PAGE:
Friday, February 24, 2006

Losing Trust In Search Engines

Privacy. It's a pretty simple concept, at least, for an individual. When you get a group of friends together, expecting your comments and actions to remain private is a little tougher to do. But what if one or two of your friends in the group told you that you could count on them to keep your comments secret? You could reasonably believe them, right? Well, if those friends were named Yahoo or Google, then no, you couldn't.

A little background before I get started with the technical data. I run a website called www.gravito.com, I still intend to do something with it; most likely online IP tools for forum administrators, but for now the main page is blank. It's been that way since early 2004. At one point in my life, I had no job and thought I could run a little hosting/web design business right out of college. I think we all thought we could do that at some point in our lives, and some of you might do so now. You can see the Wayback Machine Archive of my hosting business here: http://web.archive.org/web/*/http://gravito.com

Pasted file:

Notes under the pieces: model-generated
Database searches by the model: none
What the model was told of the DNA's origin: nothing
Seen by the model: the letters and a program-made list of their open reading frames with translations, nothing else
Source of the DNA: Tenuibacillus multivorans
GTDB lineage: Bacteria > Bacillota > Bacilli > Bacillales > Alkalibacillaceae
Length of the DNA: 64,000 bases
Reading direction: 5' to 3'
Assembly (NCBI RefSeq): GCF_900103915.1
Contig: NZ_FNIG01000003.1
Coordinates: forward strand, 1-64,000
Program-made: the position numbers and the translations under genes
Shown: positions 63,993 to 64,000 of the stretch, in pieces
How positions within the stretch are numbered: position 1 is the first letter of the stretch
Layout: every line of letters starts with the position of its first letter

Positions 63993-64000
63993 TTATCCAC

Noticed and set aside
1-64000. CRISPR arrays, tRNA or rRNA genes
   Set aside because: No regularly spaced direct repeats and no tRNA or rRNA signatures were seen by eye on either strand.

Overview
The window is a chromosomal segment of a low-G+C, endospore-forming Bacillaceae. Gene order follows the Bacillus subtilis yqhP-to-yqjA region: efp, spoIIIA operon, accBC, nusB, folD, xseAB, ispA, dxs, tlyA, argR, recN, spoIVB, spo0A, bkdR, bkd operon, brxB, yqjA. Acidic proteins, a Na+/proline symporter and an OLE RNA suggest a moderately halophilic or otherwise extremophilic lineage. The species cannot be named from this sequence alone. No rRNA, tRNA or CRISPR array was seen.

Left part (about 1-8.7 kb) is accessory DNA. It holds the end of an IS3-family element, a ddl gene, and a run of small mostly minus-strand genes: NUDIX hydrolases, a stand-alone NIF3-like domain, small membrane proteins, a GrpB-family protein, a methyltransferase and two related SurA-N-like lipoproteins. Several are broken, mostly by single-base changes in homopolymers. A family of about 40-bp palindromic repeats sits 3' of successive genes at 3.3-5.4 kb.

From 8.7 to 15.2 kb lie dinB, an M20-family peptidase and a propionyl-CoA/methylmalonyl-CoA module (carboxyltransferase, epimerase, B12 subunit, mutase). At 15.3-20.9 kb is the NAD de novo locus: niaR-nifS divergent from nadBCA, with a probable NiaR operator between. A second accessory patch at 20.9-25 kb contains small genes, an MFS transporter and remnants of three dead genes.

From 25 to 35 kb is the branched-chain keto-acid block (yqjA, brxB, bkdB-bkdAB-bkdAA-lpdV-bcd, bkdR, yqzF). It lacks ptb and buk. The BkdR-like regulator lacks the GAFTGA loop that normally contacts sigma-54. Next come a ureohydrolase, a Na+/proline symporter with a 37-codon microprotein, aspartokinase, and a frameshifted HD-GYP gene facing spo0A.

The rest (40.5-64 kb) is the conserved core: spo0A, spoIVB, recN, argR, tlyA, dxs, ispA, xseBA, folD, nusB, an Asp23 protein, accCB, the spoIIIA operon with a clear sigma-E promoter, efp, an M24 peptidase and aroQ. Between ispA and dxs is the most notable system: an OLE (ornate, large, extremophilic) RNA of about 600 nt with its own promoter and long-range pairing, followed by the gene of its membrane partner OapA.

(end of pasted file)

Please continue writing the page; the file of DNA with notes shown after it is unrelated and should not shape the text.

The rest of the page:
Oh wait, you can't. Why not? Because I set my robots.txt. It has been specifically set for the last two plus years as disallow all pages according to the W3C standard and even Google's own suggestion. Archive.org abides by it. At least, for the main gravito.com site it does.

So who doesn't? You'll actually find a large number of search engines don't...

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